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Understanding and solving conflicts

Understanding and solving conflicts

Think back to the last time you had an argument. Were you trying to defend or convince someone of your point of view? Did you want to prove that you were right?

Sorry to break it to you, but during this argument you probably used violent communication. This is very common, people have been communicating violently for ages. We come from an authoritarian society, where, in order to gain and maintain a high position, one must judge, warn, teach lessons, and impose their point of view.

Violent communication isn’t only raising your voice or using insults. It can also be giving unsolicited advice, complaining, or being excessively sarcastic. If it’s uncomfortable for us to communicate with people when they’re doing this, it’s logical to assume that others don’t like it either.

In order to feel safe, we need to be treated with warmth and tenderness, to be heard, and to feel understood and considered. Any kind of communication that deviates from these parameters, can be considered violent, even if the intentions are good.

We’ve all been taught that conflict is bad, you only need to take a look in the dictionary to discover that every definition has a negative connotation and this is a clear reflection of society. Having a conflict causes discomfort, and in this situation we have two kinds of reactions: run away or attack.

We all have our own internal map of experiences and learnings collected throughout our lives, making each of us unique. Considering that there are infinite ways to see and interpret the world, it’s very common to disagree or clash with other’s opinions.

Putting importance on fixing conflicts is fundamental. If we resolve them in the best way, we strengthen our relationships, if we don’t, we may end up destroying them.

Communication starts from within

Let’s get back to that last time you had a conflict. Think about how it started. You probably got irritated by someone’s words or actions and so you reacted and the communication broke down. We tend to believe that people deliberately provoke or make us feel a certain way.

By having these thoughts, we give them power over our wellness, it’s those around us who need to change in order for us to feel good again. This way of thinking is dangerous, it leaves us unprotected and leaves our happiness to external factors that we have no control over.

Consider the fact that in the midst of any situation, each person reacts in a different way. We must stop blaming others, and focus on ourselves.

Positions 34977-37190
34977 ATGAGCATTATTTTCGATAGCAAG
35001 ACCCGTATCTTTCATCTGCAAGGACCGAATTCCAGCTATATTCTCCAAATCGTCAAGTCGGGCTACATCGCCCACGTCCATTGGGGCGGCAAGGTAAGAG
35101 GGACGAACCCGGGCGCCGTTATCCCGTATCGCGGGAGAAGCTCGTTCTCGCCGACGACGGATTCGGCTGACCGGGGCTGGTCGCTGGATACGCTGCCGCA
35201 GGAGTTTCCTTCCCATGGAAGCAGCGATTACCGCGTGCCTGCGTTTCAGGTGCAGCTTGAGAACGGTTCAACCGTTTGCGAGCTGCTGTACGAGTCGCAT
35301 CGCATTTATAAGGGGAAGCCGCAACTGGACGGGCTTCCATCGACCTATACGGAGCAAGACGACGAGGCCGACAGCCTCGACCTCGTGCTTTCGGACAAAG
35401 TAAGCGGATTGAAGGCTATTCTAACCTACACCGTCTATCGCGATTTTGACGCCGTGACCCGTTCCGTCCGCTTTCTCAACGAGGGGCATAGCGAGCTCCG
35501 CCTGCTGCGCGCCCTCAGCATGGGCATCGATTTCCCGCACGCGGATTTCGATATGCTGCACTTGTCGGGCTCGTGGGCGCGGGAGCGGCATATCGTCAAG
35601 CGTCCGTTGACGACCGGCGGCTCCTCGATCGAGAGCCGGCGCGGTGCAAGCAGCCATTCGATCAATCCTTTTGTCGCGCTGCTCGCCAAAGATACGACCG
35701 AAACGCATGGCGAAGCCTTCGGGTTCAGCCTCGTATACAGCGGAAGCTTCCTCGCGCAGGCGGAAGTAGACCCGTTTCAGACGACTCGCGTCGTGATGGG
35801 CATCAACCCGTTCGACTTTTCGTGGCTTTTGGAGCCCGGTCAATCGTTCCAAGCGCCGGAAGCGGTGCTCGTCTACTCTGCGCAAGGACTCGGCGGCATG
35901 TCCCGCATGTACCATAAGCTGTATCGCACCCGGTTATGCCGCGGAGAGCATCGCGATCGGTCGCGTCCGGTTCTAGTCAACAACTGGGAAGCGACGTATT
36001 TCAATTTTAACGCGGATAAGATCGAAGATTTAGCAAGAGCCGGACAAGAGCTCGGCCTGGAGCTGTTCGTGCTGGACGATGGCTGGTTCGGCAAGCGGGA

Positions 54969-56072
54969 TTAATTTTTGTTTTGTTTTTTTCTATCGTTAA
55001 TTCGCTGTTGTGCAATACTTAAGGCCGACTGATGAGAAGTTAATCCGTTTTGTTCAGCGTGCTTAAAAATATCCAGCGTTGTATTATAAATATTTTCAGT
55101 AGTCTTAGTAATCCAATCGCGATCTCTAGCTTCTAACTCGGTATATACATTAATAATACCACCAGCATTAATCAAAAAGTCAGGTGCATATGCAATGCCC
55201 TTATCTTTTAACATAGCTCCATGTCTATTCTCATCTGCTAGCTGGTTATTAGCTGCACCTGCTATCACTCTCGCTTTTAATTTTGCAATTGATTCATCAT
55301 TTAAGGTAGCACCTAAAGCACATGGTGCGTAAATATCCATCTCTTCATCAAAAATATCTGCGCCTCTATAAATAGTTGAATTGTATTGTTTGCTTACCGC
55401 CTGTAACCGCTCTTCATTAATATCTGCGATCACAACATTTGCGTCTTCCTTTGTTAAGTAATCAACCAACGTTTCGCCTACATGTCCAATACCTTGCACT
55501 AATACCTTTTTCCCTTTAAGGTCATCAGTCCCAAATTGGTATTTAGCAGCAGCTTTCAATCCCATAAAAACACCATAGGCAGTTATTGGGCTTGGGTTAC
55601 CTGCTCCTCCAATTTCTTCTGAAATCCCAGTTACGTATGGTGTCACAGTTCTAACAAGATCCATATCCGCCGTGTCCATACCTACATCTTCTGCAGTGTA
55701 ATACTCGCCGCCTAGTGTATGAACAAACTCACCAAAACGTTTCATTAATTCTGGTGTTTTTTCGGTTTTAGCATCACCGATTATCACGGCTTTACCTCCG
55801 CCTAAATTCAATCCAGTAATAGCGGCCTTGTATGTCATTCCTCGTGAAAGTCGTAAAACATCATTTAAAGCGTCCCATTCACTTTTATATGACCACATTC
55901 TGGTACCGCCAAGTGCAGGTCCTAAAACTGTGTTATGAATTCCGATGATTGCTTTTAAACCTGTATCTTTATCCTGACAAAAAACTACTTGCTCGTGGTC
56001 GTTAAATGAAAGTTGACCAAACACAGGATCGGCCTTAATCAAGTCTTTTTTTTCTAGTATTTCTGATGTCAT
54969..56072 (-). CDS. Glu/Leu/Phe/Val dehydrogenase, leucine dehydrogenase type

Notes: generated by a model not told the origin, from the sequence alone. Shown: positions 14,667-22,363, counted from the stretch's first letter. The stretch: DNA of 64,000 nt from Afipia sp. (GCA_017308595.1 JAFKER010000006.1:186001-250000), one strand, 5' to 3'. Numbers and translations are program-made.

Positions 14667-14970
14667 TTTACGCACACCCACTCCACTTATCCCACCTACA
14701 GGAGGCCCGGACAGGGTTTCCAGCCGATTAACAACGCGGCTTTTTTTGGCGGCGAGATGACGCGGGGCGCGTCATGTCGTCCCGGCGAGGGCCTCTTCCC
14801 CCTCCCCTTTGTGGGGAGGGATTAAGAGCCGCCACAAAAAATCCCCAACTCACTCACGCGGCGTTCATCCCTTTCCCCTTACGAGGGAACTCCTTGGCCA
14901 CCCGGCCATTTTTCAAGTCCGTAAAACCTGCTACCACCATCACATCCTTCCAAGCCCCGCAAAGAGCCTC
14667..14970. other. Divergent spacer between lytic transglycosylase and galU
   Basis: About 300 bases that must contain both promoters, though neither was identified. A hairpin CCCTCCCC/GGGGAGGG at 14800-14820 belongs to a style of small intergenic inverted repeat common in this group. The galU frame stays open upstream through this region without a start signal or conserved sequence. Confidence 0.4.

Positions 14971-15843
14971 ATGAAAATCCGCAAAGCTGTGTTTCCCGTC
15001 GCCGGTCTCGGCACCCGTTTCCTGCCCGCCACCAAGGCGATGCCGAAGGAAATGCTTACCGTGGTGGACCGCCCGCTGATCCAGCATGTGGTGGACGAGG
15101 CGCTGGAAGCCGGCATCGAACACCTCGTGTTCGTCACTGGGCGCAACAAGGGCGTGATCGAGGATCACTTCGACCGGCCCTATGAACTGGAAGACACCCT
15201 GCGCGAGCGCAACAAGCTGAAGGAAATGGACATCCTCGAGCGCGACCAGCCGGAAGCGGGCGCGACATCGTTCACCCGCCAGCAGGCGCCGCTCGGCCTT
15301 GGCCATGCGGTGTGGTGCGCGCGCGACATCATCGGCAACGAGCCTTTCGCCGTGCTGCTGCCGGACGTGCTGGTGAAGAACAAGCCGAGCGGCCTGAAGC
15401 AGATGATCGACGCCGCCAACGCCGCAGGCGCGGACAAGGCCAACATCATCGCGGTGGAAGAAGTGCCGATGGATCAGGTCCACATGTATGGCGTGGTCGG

The good news is, that each individual is the one (and only one) responsible for the way in which they interpret reality. If the words or actions of another person affect you, it’s because something inside you hurts. By analyzing ourselves “layer by layer”, we can identify what is actually hurting us, become conscious of it, and finally put ourselves into action.

The theory of Nonviolent Communication developed by Marshall Rosenberg, proposes a process for getting through different layers, communicating in the most positive possible way and facing the many conflicts in our lives.

Here we focus on the first step in this theory, the process of introspection:

What should I do when in a conflict?

A conflict arises when the actions I take to fulfill my needs, clash with other people’s actions. We’ve recognized that only we can satisfy our own needs, however, that doesn’t mean that we can walk all over everyone else.

Everything we do, is to meet our own needs.

Thus, the first step to solving a conflict, is to understand that we all act according to that purpose. Following the internal layers process won’t help you this time, only dialogue will.

Ok, how do I start?

If I’m the one with the problem, that is, I’m bothered by someone else’s actions, then I need to start by expressing how I feel, and try to understand why they took those actions to fulfill a need. When both parties’ needs are expressed and considered, we can create a shared action plan, for each of us to follow without interfering with the other.

On the other hand, if the other person has backed-off and decided to break the communication, then I need to start the conversation first; expressing my own understanding of the situation, feelings, and needs of the other. With this, he or she will feel invited to open up, and find a solution.

Only when we realize that each of us sees the world through a different lens, will we fully understand that conflicts are not only inevitable, but a great opportunity for human exchange and understanding.

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1 comment

  1. eduardo castañeda says:

    Excelente! muy buena
    justo cuando pasé por un conflicto, ¡Gracias!

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